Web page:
<Movie Details

Twenty Despicable Facts

5 October 2010 by Tim Evans


 Read on for 20 facts you need to know about, and look out for when watching, Despicable Me, the computer-animated family comedy released on October 15th.

  • The movie was entirely animated in the French studio. 'Mac Guff' in Paris.
  • Steve Carell experimented with Gru's voice until he came up with one that sounded "somewhere between Ricardo Montalban and Bela Lugosi."
  • The directors wrote a functioning language for the gibberish the minions speak throughout the film -  "minion-eise".
  • Teen star Miranda Cosgrove, who voices orphan sister Margo in the movie, is better known to tweenie audiences as Carly Shay in the hit TV programme iCarly.
  • Russell Brand based the character of mad scientist Dr Nefario on Sexy Beast and Gangs of New York star Ray Winstone...but "mellower".
  • The idea for Despicable Me came from Barcelona-born Spanish animator Sergio Pablos, who had worked on disney films The Hunchback of Notre Dame, Hercules, Tarzan and Treasure Planet.
  • When Gru is seen entering the Bank of Evil, the subtitle "Formerly Lehman Brothers" can be seen over the door.
  • The number on Gru's ticket for Swan Lake - while he is orbiting the moon - 072069. July 20 1969 is the date of first moon landing, which Gru is seen watching in flashbacks.
  • Gru discovers a doll's head in his bed, parodying the famous scene in The Godfather where Jack Woltz sees the head of one of his prize horses on his pillow.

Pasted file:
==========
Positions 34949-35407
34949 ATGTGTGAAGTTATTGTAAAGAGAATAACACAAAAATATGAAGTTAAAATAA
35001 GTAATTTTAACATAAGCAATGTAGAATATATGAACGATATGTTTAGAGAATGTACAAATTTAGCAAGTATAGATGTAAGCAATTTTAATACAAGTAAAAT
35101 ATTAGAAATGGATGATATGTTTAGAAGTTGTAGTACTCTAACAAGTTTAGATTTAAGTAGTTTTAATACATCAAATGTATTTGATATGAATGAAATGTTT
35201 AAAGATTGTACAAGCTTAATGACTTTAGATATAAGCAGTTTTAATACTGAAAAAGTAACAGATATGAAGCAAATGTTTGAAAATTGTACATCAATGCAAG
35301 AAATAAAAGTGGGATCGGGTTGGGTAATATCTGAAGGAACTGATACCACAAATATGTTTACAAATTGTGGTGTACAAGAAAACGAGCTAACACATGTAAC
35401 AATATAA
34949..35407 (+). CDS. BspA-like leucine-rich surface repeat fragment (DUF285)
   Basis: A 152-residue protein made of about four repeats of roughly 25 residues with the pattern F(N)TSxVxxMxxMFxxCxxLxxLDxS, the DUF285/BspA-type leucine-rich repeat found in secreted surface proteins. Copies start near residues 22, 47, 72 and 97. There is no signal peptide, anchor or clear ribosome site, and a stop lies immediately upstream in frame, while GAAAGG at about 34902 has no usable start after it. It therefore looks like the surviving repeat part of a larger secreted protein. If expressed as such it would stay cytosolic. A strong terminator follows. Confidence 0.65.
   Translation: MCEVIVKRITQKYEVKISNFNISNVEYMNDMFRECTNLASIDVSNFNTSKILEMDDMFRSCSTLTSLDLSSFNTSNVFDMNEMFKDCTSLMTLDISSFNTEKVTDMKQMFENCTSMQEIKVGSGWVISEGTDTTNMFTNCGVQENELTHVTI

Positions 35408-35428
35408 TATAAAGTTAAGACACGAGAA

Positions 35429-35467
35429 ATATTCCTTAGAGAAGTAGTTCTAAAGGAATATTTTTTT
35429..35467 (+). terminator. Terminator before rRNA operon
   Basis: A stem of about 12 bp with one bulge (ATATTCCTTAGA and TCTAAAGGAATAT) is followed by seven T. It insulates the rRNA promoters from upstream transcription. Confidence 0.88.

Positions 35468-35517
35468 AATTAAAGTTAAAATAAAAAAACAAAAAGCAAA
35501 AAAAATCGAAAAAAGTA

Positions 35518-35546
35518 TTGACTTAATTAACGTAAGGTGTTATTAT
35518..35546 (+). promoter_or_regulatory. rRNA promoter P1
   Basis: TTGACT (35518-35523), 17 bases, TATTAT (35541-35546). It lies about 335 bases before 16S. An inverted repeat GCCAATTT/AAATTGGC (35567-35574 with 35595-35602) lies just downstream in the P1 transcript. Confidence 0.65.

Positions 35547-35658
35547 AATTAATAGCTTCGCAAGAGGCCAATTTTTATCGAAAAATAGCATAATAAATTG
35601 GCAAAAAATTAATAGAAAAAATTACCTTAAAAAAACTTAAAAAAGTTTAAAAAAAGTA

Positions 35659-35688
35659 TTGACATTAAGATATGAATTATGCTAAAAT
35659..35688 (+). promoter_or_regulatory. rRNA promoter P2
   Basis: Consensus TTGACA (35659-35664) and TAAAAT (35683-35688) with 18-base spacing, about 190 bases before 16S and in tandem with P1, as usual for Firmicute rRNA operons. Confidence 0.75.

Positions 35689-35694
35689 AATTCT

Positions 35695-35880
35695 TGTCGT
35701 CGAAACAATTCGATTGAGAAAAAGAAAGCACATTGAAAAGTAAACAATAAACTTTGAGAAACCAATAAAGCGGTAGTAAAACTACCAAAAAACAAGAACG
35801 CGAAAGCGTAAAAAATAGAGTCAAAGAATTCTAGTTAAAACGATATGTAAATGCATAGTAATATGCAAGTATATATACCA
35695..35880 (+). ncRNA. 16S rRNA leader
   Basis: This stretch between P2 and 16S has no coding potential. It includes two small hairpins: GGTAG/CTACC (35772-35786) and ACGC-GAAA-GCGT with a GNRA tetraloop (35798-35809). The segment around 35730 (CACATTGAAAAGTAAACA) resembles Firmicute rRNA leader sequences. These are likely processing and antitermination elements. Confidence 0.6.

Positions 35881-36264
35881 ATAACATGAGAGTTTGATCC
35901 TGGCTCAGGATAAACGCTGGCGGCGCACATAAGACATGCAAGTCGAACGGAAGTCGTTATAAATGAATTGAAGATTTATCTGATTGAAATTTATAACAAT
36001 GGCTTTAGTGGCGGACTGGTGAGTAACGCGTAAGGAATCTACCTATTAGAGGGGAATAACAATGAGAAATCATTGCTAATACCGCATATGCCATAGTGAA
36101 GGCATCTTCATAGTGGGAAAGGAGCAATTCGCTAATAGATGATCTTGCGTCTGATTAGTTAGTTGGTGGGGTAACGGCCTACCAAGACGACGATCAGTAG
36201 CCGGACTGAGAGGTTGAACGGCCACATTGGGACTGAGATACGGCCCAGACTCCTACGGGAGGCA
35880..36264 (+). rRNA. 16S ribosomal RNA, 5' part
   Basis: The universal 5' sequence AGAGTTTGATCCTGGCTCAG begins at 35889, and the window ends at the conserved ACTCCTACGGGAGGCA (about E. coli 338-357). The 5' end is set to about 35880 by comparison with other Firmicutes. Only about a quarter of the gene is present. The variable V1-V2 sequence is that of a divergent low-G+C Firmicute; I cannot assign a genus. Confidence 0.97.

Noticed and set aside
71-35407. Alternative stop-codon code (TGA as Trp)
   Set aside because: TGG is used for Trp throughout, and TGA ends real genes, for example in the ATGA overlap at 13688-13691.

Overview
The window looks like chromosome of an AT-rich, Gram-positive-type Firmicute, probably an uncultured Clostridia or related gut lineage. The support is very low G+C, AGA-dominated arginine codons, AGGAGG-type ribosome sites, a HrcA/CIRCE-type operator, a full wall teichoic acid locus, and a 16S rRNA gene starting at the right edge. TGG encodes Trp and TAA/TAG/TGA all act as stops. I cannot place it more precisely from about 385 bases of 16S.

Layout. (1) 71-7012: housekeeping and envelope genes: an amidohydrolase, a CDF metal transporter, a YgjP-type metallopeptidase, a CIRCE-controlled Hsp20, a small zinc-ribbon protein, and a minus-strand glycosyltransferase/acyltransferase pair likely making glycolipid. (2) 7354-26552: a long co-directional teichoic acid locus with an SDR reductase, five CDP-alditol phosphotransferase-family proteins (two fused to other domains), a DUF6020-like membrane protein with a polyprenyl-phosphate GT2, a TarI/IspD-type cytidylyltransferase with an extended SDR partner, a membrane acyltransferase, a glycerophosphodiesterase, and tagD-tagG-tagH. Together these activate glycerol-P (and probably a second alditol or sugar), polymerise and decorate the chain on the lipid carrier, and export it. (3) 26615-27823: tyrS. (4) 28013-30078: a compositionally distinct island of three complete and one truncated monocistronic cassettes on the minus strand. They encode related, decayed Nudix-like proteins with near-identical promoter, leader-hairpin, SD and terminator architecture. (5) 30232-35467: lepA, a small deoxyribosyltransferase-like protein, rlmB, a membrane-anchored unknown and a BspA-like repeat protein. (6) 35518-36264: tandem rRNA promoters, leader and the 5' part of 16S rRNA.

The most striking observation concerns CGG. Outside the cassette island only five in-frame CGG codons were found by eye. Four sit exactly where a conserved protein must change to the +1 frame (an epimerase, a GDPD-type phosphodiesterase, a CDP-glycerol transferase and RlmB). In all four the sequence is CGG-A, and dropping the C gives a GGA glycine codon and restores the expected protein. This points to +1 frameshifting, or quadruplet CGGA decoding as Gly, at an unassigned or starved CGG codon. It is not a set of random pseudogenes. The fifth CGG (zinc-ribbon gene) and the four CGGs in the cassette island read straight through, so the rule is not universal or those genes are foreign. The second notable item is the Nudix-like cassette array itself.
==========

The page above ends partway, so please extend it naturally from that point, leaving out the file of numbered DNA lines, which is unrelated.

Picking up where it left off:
• Julie Andrews, who voiced Gru's mother Marlena, has also provided the vocal talent for Shrek as Queen Lillian and Enchanted as the narrator.
  • It's the first time that Russell Brand - famous for playing rock star Aldous Snow in Get Him To The Greek - has provided his voice for a character.
  • Co-director Chris Renaud was nominated for an Academy Award for the 2006 animated short No Time for Nuts, which featured the character Scrat from the Ice Age films.
  • Following the movie's box office success, the studio has already started work on a sequel.
  • In August the film crossed the $200m mark, becoming the first Universal film to reach the milestone since 2007's The Bourne Ultimatum.
  • The song You Should Be Dancing, which closes the film, was a hit for the Bee Gees in 1976 and launched their celebrated disco period.